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For whom the bell tolls

(No.11, Vol.4,Dec 2014 Vietnam Heritage Magazine)


The ‘stone bell’


Mr Thanh and
a complex of stone
daisy fossils


To many dwellers of Buon Ma Thuot Township, Dak Lak Province, the café at 599 Le Duan Street is no longer an eccentric place with many hundred-million-year old fossils and rocks, but a sanctuary containing precious relics of geological history collected by its owner, Mr Hoang Thanh. He was born in 1959 at Sia Town of Quang Dien District near Hue. During the 1968 offensive, his family drifted to Buon Ma Thuot. He became a road construction mechanic. In 1991, he quit his job and opened a repair shop at home. He dreamt to have a beautiful garden of his own. So, he bought some land and started building the garden of his dreams.
Then he recalled the rocks and stumps he saw at construction sites. He immediately went back and took them home. He spent money to hire big trucks for the job. His passion for rocks became famous, and people started to collect strange looking ones and sell them to him. ‘My friends think that I must be a screwball to spend money on scraps like this,’ Mr Thanh laughed. His passion for rocks grew stronger with time. He sold his big house in the city to have money for the rocks. He looks for and buys all the rocks and stumps he likes just to decorate his garden. Once, he found three large rock crystals. No vehicle could reach the place where he discovered them, so he hired an elephant to pull them. Forest rangers stopped him, suspecting something illegal, but upon seeing the rocks, they all burst into laughter.
The garden was completed with hundreds of rocks, big and small. Mr Thanh opened a café to show them to his friends. ‘Some liked it, some didn’t, but I was just happy with my work. Soon, my garden was honoured to receive Prof. Vu Ngoc Hai, known for his work in the field of geology and minerals. He was also a deputy minister of education and training. Prof. Vu Ngoc Hai said that these rocks are treasures of national significance, and he told me to carefully preserve them, because they hold the secret of the formation of the Tay Nguyen highlands about 200 million years ago. Only then I and my friends understood the great historical value of the useless rocks in my garden’, Mr Thanh recalled.
In March 2010, Dr. Luu Dam Cu, Director of the Vietnam National Museum of Nature sent a group headed by Dr. Nguyen Huu Hung, a palaeontologist, to Mr Thanh’s garden to inspect his collection. According to them, his collection holds the record about the formation of Tay Nguyen highland, a basis for geo-cultural study of the local ethnicities. After studying Mr Thanh’s samples, the Vietnam National Museum of Nature expressed deep interest and wished to possess his mollusc fossils as a resource for research and exhibition. Mr Thanh agreed and handed over the largest paleontological collection of Tay Nguyen in the world (11.5 tons).
Mr Thanh’s garden has a precious item called the stone bell. 12 years ago, while clearing a pass in Lak District, he saw a rock that looked as if it was made by human hands. It was cylindrical, 2.5 m long, 60 cm in diameter and weighed about 800 kg. He immediately hired a truck to take it home and used a pulley to bring it inside. Suddenly, the iron chain hit the rock and made a sound similar to that of a bell, to the amazement of all. So he hung it up and uses a small stone to knock it.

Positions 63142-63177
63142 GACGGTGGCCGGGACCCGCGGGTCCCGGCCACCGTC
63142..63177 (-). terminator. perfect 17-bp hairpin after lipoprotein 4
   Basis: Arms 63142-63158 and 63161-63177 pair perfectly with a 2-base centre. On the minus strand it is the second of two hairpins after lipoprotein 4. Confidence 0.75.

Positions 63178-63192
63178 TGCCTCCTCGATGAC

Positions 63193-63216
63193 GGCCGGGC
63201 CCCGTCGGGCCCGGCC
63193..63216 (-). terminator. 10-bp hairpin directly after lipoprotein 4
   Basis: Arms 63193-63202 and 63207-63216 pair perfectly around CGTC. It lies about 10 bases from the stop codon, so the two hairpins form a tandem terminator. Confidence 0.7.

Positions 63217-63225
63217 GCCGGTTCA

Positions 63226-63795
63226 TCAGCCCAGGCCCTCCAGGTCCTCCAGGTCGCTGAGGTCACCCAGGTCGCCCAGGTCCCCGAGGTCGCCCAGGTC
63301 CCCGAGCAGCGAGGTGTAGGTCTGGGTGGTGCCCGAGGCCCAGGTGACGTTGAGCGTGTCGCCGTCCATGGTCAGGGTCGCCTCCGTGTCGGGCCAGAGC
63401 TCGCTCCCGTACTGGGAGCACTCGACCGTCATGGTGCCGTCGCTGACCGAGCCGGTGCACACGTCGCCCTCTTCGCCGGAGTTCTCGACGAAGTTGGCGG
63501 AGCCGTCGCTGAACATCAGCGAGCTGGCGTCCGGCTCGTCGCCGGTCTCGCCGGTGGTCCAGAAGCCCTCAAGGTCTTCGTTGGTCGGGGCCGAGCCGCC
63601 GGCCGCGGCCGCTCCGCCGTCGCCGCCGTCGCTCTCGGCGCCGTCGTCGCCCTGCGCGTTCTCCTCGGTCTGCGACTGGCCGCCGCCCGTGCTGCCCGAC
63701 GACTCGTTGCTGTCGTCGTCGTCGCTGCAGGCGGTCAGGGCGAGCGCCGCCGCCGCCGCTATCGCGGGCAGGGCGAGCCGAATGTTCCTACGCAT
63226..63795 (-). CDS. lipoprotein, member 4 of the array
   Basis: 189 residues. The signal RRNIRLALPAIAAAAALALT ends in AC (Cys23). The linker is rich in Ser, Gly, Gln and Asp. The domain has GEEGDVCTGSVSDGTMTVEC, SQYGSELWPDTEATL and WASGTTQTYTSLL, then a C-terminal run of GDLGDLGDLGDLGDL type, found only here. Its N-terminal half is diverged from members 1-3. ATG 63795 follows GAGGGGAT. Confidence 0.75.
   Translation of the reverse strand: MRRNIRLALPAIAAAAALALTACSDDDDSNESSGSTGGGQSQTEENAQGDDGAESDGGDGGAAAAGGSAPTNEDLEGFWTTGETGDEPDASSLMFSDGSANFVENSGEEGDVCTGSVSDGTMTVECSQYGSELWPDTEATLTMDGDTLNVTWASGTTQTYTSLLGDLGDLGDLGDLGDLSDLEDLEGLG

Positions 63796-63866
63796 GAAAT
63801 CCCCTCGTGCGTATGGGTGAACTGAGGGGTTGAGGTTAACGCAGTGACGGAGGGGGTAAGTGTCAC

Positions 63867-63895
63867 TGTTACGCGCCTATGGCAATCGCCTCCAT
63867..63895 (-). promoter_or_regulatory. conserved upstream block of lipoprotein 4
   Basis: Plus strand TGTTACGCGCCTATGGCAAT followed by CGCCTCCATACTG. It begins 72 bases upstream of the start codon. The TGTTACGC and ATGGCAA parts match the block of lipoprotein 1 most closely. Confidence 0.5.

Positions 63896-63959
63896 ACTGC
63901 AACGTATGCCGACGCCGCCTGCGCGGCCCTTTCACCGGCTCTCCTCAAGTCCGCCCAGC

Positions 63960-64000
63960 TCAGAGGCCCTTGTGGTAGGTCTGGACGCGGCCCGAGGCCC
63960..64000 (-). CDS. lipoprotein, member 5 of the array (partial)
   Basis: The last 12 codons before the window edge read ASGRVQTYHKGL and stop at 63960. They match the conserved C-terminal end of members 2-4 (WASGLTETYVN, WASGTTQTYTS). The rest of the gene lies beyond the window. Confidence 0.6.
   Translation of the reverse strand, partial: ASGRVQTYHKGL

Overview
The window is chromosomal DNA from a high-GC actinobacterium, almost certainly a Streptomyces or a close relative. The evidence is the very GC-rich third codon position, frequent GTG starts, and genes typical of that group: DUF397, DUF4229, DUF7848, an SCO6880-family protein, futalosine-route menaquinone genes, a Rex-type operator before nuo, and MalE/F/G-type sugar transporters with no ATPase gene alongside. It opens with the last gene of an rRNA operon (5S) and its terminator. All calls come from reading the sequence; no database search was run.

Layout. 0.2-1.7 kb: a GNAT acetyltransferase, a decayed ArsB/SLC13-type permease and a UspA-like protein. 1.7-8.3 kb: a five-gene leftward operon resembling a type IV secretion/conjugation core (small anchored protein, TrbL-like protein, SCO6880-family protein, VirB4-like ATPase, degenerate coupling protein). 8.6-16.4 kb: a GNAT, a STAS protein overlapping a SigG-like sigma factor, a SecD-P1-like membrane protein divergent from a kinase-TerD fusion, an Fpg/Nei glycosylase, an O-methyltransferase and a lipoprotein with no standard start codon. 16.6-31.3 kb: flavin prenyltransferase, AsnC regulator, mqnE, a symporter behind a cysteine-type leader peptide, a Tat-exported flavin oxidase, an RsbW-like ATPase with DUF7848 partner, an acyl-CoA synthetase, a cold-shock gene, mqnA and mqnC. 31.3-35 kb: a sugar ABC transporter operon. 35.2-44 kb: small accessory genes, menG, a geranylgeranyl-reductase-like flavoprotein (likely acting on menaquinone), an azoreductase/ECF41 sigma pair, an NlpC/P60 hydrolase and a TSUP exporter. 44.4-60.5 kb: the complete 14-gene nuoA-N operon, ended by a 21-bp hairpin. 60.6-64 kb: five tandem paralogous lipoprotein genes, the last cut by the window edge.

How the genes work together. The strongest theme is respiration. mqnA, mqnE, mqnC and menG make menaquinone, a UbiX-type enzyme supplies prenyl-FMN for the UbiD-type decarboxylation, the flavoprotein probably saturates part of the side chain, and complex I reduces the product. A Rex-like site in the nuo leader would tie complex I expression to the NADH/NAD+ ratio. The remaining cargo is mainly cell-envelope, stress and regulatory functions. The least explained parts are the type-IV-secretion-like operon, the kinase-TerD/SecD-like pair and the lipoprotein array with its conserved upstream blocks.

The rock looks even more peculiar when the sun’s rays fall on it; it shines as if gold-plated. Looking closely, there are golden grains sunken in its fabric. ‘This is a sandstone rock, so it’s porous, not hard, and those are yellow sandy silt grains, not gold. But they shine under sun rays, just like gold,’ Mr Thanh explained. He loved the rock so much that he named it and his café the ‘Stone Bell’.
Mr Thanh took a pebble and knocked slightly on the other side of the ‘bell’. It resounds beautifully, like a temple bell. He walked around it, knocking evenly. The bell made different tunes when knocked at different places, low and high, clear and hoarse, and it all mixed into a lively and seductive chorus of the forest. The finer and clearer the weather, the more beautiful it tolls. And it remains dull in cold, rainy or foggy weather, he says.
Some people have seen stone lithophones, but stone bells are never heard of. The bell became an attraction that lured many curious visitors to this garden café.
Besides the bell, Mr Thanh also owns an ancient stilted house with a completely original interior, a big nine-slab lithophone, about 40 small lithophone slabs and over 300 fossil samples, among which is a complex of stone daisy fossils with over 20 individual flowers, weighing over 20 kg, that occupy a special place in the house. Recently, a collector from Ho Chi Minh City offered three billion dong (about $150,000) to buy his stilted house but he refused. ‘A Japanese businessman who specialized in precious stones came to see and listen to my stone bell. He then offered me a large sum for it, but I refused for a simple reason: it belongs to Tay Nguyen.’
Mr Thanh told us his family will soon move abroad and cannot take his collection to a foreign land. He wishes to hand over his treasure to a man as passionate and respectful as himself, or to a museum. ‘Only those who love and cherish history can take a good care of things that belong to the past,’ he said.
*The article was printed on 20 September, 2014 on the Tien Phong website.

Text and photos by Thanh Ha
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